Ice cream scooper, retail clerk at Pottery Barn, set dresser for productions like "The Craft" and "Beverly Hills: 90210," art director for SeaWorld, manager of a bakery, and personal assistant. Those are just some of the many jobs my mom has had as an adult.
These jobs have taken her from New York to Los Angeles to Key West to Orlando to Gainesville, and now all the way back to where she was born — Brooklyn. As she packs up her home in Gainesville, ready to leave Florida behind forever, I can’t help but be in awe of her bravery to start all over again.
But then I think to myself, "Why shouldn’t she?" Pre-professionalism has brainwashed college-aged kids into thinking that their first job out of college has to be the last one they’ll ever have. That the ladder to success is a linear path, and you’re not allowed to jump onto a new ladder whenever you want. My mom, nearing 60 years old, is to me, the best rebuttal to this stressful and unproductive notion.
I thought I knew what I wanted to do with my life. I thought I would come to Penn, take English classes, graduate, and get a job in publishing. A few months ago, this plan was challenged by a professor who said I should go to graduate school to get a Ph.D. in English literature. Now I find myself Googling: “How do you apply to grad school?”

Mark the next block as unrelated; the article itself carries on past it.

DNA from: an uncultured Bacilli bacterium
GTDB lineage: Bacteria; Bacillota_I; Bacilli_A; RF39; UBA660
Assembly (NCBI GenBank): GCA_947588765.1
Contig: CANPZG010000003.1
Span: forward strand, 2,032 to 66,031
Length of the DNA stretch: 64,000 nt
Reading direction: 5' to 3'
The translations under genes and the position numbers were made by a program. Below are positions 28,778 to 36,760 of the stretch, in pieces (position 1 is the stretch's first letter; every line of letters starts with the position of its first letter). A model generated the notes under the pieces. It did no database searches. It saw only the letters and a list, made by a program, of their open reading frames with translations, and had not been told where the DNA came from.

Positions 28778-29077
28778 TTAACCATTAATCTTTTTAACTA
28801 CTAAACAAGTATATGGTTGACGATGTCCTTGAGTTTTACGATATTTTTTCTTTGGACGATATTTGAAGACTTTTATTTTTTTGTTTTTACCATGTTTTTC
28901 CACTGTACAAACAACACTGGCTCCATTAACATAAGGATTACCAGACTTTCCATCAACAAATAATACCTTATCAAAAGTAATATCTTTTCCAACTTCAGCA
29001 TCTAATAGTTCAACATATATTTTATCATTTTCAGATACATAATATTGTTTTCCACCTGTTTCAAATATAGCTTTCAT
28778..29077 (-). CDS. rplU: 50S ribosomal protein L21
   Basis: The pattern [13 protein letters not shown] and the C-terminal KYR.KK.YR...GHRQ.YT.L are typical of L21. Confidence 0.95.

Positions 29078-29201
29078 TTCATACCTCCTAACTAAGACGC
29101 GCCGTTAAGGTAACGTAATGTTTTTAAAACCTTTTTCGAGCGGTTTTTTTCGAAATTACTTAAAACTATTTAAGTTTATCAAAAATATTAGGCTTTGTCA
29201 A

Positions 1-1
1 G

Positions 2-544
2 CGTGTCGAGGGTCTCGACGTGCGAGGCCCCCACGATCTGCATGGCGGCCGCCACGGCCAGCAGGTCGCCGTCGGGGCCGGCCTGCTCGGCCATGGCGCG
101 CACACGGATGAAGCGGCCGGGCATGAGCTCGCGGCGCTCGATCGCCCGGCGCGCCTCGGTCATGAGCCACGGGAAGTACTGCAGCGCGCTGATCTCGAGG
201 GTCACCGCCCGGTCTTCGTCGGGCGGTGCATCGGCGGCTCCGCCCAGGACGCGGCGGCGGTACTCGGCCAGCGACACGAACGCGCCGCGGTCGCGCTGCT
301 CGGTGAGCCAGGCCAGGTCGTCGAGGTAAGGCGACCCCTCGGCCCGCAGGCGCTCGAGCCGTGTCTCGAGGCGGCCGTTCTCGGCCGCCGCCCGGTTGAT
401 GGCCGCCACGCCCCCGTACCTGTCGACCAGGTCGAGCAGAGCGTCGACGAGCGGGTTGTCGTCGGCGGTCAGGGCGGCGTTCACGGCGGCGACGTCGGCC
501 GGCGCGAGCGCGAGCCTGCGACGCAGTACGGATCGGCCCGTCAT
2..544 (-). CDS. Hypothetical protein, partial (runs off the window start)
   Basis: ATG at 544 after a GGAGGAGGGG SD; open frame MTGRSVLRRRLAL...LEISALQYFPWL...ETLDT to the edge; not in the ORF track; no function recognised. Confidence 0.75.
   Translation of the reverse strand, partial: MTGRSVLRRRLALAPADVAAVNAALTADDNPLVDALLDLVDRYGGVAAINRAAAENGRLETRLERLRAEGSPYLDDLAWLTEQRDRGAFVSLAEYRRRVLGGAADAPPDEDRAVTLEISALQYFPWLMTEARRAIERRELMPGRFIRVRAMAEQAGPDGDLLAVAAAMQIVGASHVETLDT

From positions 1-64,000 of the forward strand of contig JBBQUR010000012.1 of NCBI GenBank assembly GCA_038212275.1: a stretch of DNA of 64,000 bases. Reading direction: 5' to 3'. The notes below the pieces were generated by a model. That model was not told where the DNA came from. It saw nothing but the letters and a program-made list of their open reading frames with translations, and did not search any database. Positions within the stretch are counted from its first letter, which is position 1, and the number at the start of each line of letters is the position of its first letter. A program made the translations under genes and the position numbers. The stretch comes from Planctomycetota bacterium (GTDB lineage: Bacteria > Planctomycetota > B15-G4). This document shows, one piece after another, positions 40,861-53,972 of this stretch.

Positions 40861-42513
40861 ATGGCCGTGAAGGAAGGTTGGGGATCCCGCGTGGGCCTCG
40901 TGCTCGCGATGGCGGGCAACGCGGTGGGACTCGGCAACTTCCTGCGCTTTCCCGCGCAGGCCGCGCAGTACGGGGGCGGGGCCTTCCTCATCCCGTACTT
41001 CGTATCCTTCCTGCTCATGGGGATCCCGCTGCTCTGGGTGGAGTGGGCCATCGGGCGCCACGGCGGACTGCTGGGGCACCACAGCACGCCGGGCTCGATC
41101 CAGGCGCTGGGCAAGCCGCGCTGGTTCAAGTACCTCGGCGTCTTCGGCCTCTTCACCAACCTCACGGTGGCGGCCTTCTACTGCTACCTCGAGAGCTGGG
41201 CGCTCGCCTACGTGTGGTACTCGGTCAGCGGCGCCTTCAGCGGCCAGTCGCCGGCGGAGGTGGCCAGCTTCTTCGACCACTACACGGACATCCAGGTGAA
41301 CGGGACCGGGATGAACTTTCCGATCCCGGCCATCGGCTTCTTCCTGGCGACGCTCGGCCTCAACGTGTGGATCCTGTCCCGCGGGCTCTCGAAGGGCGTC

My mom never thought she’d be able to leave her job at a bakery, nor did she know that an opportunity up north would allow her to move from the bottom of the East Coast to the top, but in two weeks her Honda Civic will traverse the thousands of miles separating her present self from her future one.
Saying yes to new opportunities and new jobs will only open the world up to you. If you’re unsatisfied with the career path that your selected major will afford you, find a career path that will make you happy and run with it. Degrees are great because of their ability to open a variety of doors. So, don’t let your degree narrow your possibilities into exceedingly smaller options.
We don’t have to stay in any lane for any specified amount of time. In fact, lanes are just a fake construction used to manipulate people into being diligent, dependent worker bees. (I’m not saying don't be diligent or dependent, but do these things for people and places that deserve you).
Will this mean you’ll become a partner at a law firm by the time you’re 30? I don’t know because I don’t know how law firms work. Will this mean you’ll be in control of your own life, and making decisions that will ultimately make you happy? Yes.
You’re never too old to start over or change. When I was 10, I wanted to be an Olympic gymnast. When I was 13, I wanted to be a grownup. Now, at 21, I want to be happy. Use my mom as a template — she is making decisions that will make her happier with the work she has to do every day for the rest of her life, and uprooting a home in a place she hated in order to do so.
You don’t have to have it all figured out three months before you graduate, with a position at a job lined up and a clear path to the top. If this is how you want to operate, then I commend you, but if you’re putting undue stress on yourself in order to achieve this nearly impossible level of security, then I’m telling you to chill.
And so is my mom. She’s pretty amazing, so I would listen to her.
SOPHIA DUROSE is a College junior from Orlando, Fla. studying English. Her email address is firstname.lastname@example.org.